European Civil Protection and Humanitarian Aid Operations

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Located in the “hurricane belt”, and surrounded by several tectonic plates, the Caribbean region is regularly struck by natural hazards. The annual hurricane season sees extreme storms affecting thousands of people. The Caribbean is also prone to droughts, volcanic eruptions, tsunamis, floods, landslides, mudslides, earthquakes, and recurrent epidemics (including cholera, zika, and dengue).

Socioeconomic challenges such as high population density, fast demographic growth, high inequality, poverty rates, and lack of resources exacerbate the Caribbean’s vulnerability and test coping capacities in the case of a disaster.

What are the needs?

The extreme hurricane season at the end of 2017 caused havoc across the region and caused large humanitarian needs, some of which are still unmet (notably in the shelter sector).  Tropical Cyclones Irma and Maria – both category 5, maximum strength hurricanes – devastated Dominica, Cuba, Antigua and Barbuda; they also severely affected Turks & Caicos, St Kitts & Nevis, Sint Maarten and Saint Martin, the British Virgin Islands, Puerto Rico, Haiti, and the Dominican Republic, leaving millions destitute.

Besides being continuously exposed to multiple geo-climatic hazards, the Caribbean is also affected by severe drought. This specific situation requires a combination of both disaster preparedness and humanitarian relief actions. The protection of displaced and migrant populations is also necessary in some countries.

Caribbean country map
How are we helping?

Since 1994, the European Commission’s Civil Protection and Humanitarian Aid Operations (ECHO) have provided €555.5 million in humanitarian aid to the Caribbean.
Of this, €388.3 million has been allocated to Haiti. The Commission has funded programmes against the ongoing cholera epidemic and recurrent food insecurity by providing shelter, safe drinking water, healthcare, food assistance, protection, livelihood assistance, and access to water and sanitation.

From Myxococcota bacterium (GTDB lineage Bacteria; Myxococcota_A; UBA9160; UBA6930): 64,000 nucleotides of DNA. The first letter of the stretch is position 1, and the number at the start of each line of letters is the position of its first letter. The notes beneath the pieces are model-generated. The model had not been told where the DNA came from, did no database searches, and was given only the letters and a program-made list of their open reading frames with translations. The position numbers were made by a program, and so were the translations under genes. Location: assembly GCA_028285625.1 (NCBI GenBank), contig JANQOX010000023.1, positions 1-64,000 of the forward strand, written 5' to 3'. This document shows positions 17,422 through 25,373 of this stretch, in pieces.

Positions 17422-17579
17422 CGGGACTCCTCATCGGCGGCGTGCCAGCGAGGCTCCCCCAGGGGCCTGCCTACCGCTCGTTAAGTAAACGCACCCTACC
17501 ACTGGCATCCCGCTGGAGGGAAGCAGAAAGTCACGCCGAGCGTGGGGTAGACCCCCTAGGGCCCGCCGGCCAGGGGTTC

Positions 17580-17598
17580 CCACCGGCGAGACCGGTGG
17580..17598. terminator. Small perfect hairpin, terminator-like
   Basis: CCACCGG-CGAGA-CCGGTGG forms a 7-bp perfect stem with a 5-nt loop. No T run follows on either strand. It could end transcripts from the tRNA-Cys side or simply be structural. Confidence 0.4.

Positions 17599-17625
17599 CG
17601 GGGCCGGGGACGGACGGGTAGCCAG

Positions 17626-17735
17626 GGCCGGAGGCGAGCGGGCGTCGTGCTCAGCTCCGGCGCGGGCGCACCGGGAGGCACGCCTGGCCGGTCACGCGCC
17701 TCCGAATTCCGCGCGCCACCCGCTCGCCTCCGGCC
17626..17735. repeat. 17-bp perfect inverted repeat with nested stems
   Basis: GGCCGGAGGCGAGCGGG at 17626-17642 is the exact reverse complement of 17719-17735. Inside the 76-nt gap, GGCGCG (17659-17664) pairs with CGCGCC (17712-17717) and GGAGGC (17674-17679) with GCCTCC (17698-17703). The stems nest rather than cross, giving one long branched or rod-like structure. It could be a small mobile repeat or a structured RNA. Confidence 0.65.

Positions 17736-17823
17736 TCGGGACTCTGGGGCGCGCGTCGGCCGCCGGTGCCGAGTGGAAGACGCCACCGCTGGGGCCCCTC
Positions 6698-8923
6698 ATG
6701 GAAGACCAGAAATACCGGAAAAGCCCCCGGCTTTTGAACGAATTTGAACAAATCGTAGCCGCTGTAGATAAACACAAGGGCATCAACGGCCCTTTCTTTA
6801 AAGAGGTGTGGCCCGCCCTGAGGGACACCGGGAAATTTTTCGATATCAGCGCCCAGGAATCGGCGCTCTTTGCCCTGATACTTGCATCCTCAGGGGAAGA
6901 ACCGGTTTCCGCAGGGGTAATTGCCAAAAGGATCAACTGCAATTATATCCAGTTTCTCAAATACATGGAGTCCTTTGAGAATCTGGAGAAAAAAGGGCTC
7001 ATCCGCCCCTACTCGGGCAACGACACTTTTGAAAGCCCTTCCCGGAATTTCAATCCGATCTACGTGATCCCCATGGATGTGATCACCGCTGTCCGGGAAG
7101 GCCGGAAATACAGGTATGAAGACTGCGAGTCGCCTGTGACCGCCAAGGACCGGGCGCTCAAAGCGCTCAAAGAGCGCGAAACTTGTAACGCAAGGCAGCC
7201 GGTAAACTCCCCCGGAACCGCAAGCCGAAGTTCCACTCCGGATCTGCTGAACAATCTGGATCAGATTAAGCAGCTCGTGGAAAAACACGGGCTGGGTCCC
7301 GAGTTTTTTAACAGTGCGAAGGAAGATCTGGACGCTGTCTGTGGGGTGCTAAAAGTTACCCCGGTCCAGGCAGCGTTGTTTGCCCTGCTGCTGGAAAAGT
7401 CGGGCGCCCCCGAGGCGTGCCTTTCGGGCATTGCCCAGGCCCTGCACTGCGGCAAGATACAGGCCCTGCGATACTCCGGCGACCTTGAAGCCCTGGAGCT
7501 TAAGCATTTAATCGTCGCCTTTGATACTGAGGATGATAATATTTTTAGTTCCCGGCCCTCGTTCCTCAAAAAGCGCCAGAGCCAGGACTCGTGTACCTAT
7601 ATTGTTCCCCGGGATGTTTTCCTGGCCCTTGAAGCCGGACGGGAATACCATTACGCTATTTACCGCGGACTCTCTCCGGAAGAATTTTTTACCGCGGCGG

Over the same period of time, €167.2 million has been allocated to humanitarian emergencies throughout the rest of the Caribbean. In total, €61 million has been committed to disaster-preparedness activities in the region since 1994. The European Commission focuses on linking emergency relief and longer term development interventions, helping to build the resilience of the most vulnerable populations.

After category 5 hurricanes Irma and Maria made landfall in the Caribbean in September 2017, the European Commission allocated about €8 million through the International Federation of Red Cross and Red Crescent Societies (IFRC), the United Nations Development Programme (UNDP), the World Food Programme (WFP), the International Organization for Migration (IOM), the United Nations Children's Fund (UNICEF), and the Pan American Health Organization (PAHO) to provide temporary shelters, safe drinking water, health and sanitation services and food aid to Cuba, Antigua and Barbuda, Dominica, the Dominican Republic, Haiti, Saint Kitts and Nevis, St Maarten, and Turks & Caicos.

The 2017 hurricane season followed severe weather phenomena that have plagued the region for the past years, including tropical storm Erika, which battered Dominica in August 2015, and an extreme drought that has affected over 6.2 million people in Caribbean countries since 2015, as a consequence of the El Niño weather phenomenon.

For 2015 to 2017, the Commission funded response interventions worth €14 million in Haiti (€12.2 million), the Dominican Republic (€1.1 million), and Cuba (€700 000) to mitigate the impact of the drought on people’s livelihoods, food security, nutritional status and health.

Through its DIPECHO programme, the European Commission allocated another €14.1 million for disaster preparedness across the Caribbean for the period 2015 to 2017. Some of the funded projects included promoting early warning systems, strengthening health infrastructure, retro-fitting shelters and school facilities to withstand disasters and improving awareness of the risks linked to natural hazards..

For 2018 to 2019, an additional €12.3 million is allocated for disaster preparedness, out of which €5 million will go to Haiti.

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